By Janelle Eklund
It was late in the day at Silver Lake and I scouted around to see what plants to take photos of. It was another one of those warm days but big black thunder heads were rolling in.
Before the rain hit I was able to capture a few plants in my camera's eye, including Artemisia tilesii.
The common name, wormwood, stuck when people used it for getting rid of roundworms and pinworms. The treatment is drinking two cups of tea a day, using the dry herb - one tsp per cup, for one or two weeks. For treating animals powder the flowers and put in their feed.
It is important that when taking Artemisia tilesii internally it be used in small amounts as a spice or cold tea. It contains absinthol, and taken in large doses repeatedly, can cause coma and convulsions. Taken in small amounts it is fine.
Wormwood tea is also helpful for easing cramps during menstruation and a good remedy for colds. Janice Schofield recommends pouring two cups boiling water over one-fourth cup leaves and flowers and steep for five minutes. Just sip mouthfuls of this throughout the day to ward off a cold. Another suggestion for colds is making a tincture with it and take a dropper full, or dilute it in a cup of water.
To make a tincture use 1 oz. chopped dried wormwood to five fluid ounces of alcohol as the menstruum - I use 80 proof brandy. If you don't want to use alcohol you can use glycerin or apple cider vinegar. Put the herb/menstruum mixture in a glass jar, cover, and sit on the counter for two weeks. Shake the jar twice a day to mingle the herb with the menstruum. After two weeks strain with your handy dandy coffee press, put in an amber bottle with a dropper, label, and store in a cool dark place.
This herb may have a pleasing aroma, but don't be surprised when you subject it to your taste buds, as it is pretty bitter. The bitterness stimulates gastric secretions so if you have an upset stomach or heartburn taking a few sips of wormwood tea can be helpful. The Dena'ina use the tea as a wash for skin rashes, blood poisoned areas, athletes foot and all kinds of infections. Fresh leaves can also be put in the shoes to cure athletes foot or ease fatigue.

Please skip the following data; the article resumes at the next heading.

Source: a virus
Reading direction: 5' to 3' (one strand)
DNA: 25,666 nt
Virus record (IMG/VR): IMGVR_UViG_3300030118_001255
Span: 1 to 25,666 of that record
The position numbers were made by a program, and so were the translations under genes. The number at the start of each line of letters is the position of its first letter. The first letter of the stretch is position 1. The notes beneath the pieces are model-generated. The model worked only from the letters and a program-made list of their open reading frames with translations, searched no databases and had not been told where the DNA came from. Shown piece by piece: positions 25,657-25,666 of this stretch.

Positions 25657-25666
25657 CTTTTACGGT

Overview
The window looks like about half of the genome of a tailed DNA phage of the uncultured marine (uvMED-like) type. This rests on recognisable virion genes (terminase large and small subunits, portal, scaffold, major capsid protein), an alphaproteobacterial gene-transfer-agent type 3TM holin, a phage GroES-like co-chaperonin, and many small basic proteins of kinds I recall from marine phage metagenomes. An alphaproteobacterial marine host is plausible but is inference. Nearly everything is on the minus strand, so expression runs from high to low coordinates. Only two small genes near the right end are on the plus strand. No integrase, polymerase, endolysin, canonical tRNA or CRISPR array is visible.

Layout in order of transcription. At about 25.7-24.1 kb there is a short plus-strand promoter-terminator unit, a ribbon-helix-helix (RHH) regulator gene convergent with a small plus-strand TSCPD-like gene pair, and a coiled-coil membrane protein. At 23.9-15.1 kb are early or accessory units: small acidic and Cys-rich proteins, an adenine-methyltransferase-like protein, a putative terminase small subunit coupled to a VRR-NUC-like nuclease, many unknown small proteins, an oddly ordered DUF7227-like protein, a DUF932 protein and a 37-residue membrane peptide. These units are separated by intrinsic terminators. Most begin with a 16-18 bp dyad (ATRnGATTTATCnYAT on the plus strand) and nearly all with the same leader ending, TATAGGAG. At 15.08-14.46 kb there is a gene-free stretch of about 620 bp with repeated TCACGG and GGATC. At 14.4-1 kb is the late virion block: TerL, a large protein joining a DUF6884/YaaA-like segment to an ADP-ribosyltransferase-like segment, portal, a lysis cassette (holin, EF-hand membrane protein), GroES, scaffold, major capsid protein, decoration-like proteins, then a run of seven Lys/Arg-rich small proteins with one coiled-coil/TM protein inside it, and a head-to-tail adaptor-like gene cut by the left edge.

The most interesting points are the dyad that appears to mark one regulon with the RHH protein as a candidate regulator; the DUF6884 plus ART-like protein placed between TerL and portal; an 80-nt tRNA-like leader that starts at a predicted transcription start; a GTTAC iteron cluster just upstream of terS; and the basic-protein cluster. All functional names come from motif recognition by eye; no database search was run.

To ease a sore throat gargle with a decoction of the herb or chew a few of the leaves. To make a decoction put a handful of the dry herb in a quart of cold water in a sauce pan and cover. Let it sit over night or for at least one hour so the herbs soak up a lot of the water. Then slowly bring the water to a boil and simmer for 15 minutes. Strain and use hot or cold.
The macerated leaves of wormwood are also helpful for a stuffy nose - just put inside nostrils, or use like a head steam - boil in a pan of water and inhale the steam, being careful not to burn yourself.
I've run out of room so stayed tuned once again next week for more on this wonderful medicinal plant.
From my light to yours-
Information for this article was gleaned from Janice Schofield's book, Discovering Wild Plants
Who We Are
WISEfriends are several writers connected with Wrangell Institute for Science and Environment, a nonprofit organization located in Alaska's Copper River Valley. Most of these articles originally appeared in our local newspaper, the Copper River Record.